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Friday, 01 June 2012 17:29

Keep humans out of service [24]7

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Optus, and the local divisions of Lenovo and Avis are paying a total of around $40 million a year to US based company, [24]7, for a cloud based service developed to improve the customer experience while cutting out call centre conversations.

Based in Silicon Valley, [24]7 has signed up just those three Australian customers, which between them account for more than 15 per cent of its $US250 million annual revenues. PV Kannan, the co-founder and chief executive officer who is in Australia this week, acknowledged that there was a limited market for the product which is targeted at the big end of town.

The company’s average sized client runs a contact centre with at least 4,000 agents, but many have 15,000-20,000 agents in their call centres. In Australia that means the big banks, insurance companies, telcos and potentially Government departments will be the main sales target for the company.

Internationally just 24 big brand organisations account for the bulk of the company’s revenues.

[24]7’s business model means it is only paid a fee by its customers if it can provide the smarts to allow a customer transaction initiated on the internet to be solved without human beings in the call centre actually talking to the customer. “If they end up talking to a human being we don’t get paid,” said Mr Kannan.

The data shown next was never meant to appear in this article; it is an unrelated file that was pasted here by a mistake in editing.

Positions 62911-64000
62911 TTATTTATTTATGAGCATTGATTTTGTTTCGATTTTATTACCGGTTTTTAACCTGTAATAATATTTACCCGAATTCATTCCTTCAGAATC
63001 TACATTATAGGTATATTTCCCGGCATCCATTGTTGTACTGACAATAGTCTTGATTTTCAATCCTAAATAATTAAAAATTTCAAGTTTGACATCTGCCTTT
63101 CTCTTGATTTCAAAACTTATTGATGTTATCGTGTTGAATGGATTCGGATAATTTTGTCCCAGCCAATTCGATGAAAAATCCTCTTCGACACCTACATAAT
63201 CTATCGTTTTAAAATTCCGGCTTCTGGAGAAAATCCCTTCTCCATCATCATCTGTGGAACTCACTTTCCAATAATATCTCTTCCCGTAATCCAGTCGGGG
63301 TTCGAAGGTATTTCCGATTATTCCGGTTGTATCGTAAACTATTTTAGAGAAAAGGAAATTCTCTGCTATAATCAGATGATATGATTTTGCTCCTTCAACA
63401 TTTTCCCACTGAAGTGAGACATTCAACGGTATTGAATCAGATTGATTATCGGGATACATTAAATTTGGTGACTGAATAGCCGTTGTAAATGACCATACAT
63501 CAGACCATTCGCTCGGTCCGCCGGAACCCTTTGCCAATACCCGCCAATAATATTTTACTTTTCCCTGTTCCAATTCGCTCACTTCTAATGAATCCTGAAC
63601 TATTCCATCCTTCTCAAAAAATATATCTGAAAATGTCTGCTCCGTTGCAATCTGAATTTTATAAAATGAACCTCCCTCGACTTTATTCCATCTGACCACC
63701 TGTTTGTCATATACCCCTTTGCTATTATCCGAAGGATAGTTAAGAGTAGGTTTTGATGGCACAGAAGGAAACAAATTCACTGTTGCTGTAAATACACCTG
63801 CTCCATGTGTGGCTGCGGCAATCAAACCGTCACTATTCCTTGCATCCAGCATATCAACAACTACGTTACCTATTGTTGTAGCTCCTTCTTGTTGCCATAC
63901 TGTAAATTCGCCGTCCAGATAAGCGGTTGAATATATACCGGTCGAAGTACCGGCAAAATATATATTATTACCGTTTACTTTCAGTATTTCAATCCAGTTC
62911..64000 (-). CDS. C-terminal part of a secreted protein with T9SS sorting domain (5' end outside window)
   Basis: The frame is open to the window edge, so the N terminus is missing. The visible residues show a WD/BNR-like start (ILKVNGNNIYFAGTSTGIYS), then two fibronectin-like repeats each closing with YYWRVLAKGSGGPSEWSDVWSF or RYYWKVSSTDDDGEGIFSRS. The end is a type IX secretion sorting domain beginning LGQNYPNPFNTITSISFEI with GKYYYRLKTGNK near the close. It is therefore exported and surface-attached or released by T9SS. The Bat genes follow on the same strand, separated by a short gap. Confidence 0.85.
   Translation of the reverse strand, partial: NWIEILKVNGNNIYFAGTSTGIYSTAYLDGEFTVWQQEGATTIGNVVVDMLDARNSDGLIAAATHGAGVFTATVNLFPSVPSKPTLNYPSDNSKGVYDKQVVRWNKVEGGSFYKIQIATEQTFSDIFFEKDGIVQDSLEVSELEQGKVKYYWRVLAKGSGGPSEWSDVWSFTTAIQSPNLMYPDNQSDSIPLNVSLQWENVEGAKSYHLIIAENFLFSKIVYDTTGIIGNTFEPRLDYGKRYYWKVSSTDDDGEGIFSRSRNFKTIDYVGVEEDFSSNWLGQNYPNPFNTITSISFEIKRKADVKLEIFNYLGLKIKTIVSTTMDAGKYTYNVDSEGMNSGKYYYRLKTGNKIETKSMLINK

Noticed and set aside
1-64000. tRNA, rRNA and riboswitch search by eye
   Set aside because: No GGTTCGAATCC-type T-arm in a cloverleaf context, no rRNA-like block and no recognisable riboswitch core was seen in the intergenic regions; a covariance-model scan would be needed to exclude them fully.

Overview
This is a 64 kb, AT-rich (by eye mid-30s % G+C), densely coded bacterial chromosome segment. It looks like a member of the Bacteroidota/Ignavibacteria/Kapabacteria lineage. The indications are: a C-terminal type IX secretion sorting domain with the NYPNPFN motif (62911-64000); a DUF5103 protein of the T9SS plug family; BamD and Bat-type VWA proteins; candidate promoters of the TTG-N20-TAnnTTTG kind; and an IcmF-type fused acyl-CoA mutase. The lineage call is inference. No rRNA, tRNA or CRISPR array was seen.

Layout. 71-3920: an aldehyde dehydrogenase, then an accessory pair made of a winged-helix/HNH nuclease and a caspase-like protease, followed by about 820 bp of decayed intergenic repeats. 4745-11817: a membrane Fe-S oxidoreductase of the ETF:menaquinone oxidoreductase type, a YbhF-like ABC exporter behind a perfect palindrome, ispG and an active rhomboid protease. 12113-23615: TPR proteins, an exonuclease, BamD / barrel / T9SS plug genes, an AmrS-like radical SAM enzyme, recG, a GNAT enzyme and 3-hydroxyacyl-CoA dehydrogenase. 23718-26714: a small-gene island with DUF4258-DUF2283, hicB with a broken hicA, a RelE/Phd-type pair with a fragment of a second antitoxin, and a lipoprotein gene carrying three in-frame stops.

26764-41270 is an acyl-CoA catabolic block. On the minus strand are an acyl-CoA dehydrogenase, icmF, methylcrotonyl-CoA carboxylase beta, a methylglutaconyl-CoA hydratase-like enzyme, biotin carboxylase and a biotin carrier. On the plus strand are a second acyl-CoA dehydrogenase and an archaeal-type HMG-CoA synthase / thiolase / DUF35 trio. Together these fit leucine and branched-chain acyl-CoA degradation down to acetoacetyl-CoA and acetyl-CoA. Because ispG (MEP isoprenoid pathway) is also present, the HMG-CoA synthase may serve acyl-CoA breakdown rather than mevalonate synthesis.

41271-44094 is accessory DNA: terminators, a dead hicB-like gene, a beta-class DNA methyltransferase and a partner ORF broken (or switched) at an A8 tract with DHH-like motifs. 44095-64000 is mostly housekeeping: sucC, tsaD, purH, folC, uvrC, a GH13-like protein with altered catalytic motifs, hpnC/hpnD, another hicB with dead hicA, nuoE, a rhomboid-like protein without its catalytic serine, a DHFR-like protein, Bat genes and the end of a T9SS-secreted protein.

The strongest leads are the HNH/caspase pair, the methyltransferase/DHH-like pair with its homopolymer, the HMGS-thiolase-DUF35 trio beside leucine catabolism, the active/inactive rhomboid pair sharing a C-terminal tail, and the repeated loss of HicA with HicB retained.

The system works by tracking what someone is doing when they go onto a company website, analysing that for patterns, and then directing the consumer to what appears to be the most useful information. The cloud based service collects 4.5 terabytes of information each week, and handles 2.5 billion customer interactions each year.

When an interaction is successfully concluded online [24]7 gets paid.

At present the service is offered out of data centres in the US, but Mr Kannan said that the company hopes to move into an Australian data centre later this year. The actual data that [24]7 collects does not identify the client “data that uniquely identifies you as a customer is probably not that important to use,” said Mr Kannan.

Instead [24]7 monitors what people are doing online, and has some profile details that might for example identify the user as a new customer, or a credit risk, and use that high level identifying information to point people to the most appropriate information.


Mr Kannan said that by taking the human-to-human conversation out of the equation it was possible for companies to potentially halve the cost of providing customer support.

The company is now working on new customer service applications, expected to be introduced to the iTunes store shortly which extend the service offerings that companies could develop.

Mr Kannan said an app being developed for one of the major US airlines would allow an airline to send an SMS message to a phone when a flight was delayed, and follow that with a link to a website which would allow passengers to book a new flight.

“You can see the different options and it’s location aware. I knows if you are on your way to the airport or at home,” said Mr Kannan.

Ananth Siva, themanaging director of [24]7 in Asia Pacific said that typically a call centre interaction to change a flight might take 20 minutes, where the app should allow customers to complete the activity in about two minutes

Mr Kannan said that the company was now working on apps in a similar vein for banking clients.

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